And he had.
And now he walked into Pop's, the deed done.
She held onto her coffee cup, staring into it solemnly, not saying a word to her daughter or FP's son across the table. She was worried about him. About what he was doing out there in the dark, cold night.
He had always stuck his neck out for her, always protected her, always been there when she needed him. Their entire life. Even after she had thrown her union with Hal in his face and left the Southside and the Serpents behind forever. Even after she left him. . .
The chimes over Pop's door rang and she turned back to look. FP stood there in the shadows for a second as her heart leapt.
He came to sit down by her side, running his fingers through his hair. He sighed deeply and said, "It's done."
A sickly-sweet smell overpowered them all. Cloying. Intense.
Jughead looked worried. "Geez . . . Dad, you reek."
FP replied in a gravelly voice, "It's the sodium hydroxide. In a week there'll be nothing left. Not even his teeth."
Jughead looked mortified. FP looked over at her and she looked down, away, trying not to cry. How could she have asked this of him? He sounded terrible.
But when she turned back to him she did have tears in her eyes. "Thank you, FP. I'm sorry for involving Betty . . . and that she pulled Jughead into this."
Before she could say anything more, his hand was on hers. His thumb went under her palm and he only hesitated slightly as his fingers made contact with her rings. The wedding and engagement rings Hal had given her all those years ago.
His hands were sticky.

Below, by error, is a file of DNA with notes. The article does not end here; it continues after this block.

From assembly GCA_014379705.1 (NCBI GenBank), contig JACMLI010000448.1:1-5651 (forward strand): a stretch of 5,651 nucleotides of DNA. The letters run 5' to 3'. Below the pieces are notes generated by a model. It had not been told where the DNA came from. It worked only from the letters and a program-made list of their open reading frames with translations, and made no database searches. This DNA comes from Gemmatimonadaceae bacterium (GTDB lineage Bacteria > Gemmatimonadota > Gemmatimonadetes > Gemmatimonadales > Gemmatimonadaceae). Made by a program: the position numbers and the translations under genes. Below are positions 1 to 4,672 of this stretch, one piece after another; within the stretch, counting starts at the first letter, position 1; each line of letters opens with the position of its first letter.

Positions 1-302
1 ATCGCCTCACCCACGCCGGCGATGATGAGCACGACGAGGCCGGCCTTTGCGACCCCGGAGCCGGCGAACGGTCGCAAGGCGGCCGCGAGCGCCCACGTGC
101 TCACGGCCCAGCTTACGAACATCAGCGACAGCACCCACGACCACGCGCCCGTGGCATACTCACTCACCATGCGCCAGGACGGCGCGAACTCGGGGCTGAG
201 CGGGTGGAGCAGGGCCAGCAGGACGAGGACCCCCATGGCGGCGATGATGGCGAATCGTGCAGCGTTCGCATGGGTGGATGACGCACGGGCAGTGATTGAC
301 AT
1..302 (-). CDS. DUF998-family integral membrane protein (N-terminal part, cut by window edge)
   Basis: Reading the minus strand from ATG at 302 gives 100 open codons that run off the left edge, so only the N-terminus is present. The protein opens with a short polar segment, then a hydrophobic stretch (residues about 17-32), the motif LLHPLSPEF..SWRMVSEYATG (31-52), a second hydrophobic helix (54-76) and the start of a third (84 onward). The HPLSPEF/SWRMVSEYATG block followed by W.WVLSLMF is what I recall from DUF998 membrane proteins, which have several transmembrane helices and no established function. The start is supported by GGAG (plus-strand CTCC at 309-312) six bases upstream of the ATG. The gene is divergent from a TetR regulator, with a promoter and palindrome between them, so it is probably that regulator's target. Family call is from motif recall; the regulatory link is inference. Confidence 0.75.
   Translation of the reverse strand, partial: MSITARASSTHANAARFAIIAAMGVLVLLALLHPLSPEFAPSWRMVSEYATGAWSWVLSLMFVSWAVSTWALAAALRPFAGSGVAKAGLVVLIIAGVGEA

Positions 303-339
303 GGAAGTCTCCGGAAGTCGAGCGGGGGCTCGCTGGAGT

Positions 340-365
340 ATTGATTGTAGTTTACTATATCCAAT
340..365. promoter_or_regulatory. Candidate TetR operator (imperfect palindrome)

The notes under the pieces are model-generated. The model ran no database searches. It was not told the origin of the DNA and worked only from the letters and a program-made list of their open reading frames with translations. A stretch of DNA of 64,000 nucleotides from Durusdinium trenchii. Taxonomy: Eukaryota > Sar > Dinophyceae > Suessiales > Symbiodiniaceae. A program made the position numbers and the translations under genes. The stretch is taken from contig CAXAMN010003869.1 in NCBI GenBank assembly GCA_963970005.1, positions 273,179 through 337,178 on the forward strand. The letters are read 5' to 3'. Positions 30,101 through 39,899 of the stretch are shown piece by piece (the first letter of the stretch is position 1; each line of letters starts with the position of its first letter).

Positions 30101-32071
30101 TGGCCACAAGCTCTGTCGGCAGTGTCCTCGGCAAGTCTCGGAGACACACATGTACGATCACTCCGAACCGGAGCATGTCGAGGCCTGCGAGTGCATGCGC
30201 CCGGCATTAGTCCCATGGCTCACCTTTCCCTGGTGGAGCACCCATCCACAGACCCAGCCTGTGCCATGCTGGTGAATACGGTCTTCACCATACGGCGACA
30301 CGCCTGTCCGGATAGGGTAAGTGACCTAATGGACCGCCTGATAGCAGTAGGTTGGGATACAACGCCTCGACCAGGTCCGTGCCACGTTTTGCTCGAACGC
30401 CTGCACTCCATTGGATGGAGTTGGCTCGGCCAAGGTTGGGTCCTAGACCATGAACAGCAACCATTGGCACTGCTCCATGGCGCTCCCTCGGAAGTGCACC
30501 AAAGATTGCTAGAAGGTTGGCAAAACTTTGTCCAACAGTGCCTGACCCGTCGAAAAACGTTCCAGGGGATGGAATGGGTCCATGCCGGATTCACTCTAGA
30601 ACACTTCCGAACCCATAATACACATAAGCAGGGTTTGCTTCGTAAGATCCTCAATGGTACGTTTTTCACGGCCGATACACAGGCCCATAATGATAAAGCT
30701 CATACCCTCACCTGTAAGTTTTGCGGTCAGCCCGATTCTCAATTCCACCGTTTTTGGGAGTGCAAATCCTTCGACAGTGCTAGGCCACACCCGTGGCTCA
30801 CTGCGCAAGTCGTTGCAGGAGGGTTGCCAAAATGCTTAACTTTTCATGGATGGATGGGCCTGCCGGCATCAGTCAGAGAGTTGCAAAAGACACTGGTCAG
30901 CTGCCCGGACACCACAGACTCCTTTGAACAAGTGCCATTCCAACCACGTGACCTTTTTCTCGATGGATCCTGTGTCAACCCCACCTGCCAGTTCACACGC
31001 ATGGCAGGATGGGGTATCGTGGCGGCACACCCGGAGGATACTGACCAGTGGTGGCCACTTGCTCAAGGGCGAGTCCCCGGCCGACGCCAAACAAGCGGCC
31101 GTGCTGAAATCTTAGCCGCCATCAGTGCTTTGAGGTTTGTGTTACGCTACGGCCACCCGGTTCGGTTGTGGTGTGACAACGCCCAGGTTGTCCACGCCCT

"We take care of our own," he said firmly, looking at her, at all of them.
You take care of me, she thought and watched her daughter lean into his son for comfort. She wished she could do the same, like she had back when they . . .
But she had his hand entwined in hers and that was enough for now.
He took a nice long shower when he returned to the trailer with his son. Dawn was already breaking. It took a helluva long time to dig a grave – even a shallow one. His back ached, his shoulders ached, his hands . . . The hot water felt good.
As he got ready for bed, there was still a bit of lingering stickiness on his hand – the one that had held hers. He must have missed a spot. Oh well, at least it didn't burn. He was too tired to move. He fell asleep to the faint smell of sodium hydroxide. Sickly sweet and cloying.
She noticed that her rings were stuck together with whatever that sticky mess it was that he had used to dispose of the body. She shivered and took them off. She rinsed them and placed them on the rim of the bathroom sink, semi-hoping they'd fall down the drain overnight.
As she got into bed, she noticed a that little bit of stickiness was still left behind on her hand. Where he had held it. She didn't want to wash it off. It wasn't doing any damage anyway. She fell asleep to the faint smell of sodium hydroxide. Sickly sweet and cloying.
When they both woke up the next day, late in the afternoon, they each noticed a stinging sensation along their fingers. And when they inspected them more carefully, both of them noticed that they had slight burns where they had held hands the night before.
Alice looked out her window to the South. FP looked out his window to the North.
It was in that moment that both of them realized they were indelibly linked by sodium hydroxide and the deeds they had committed that night.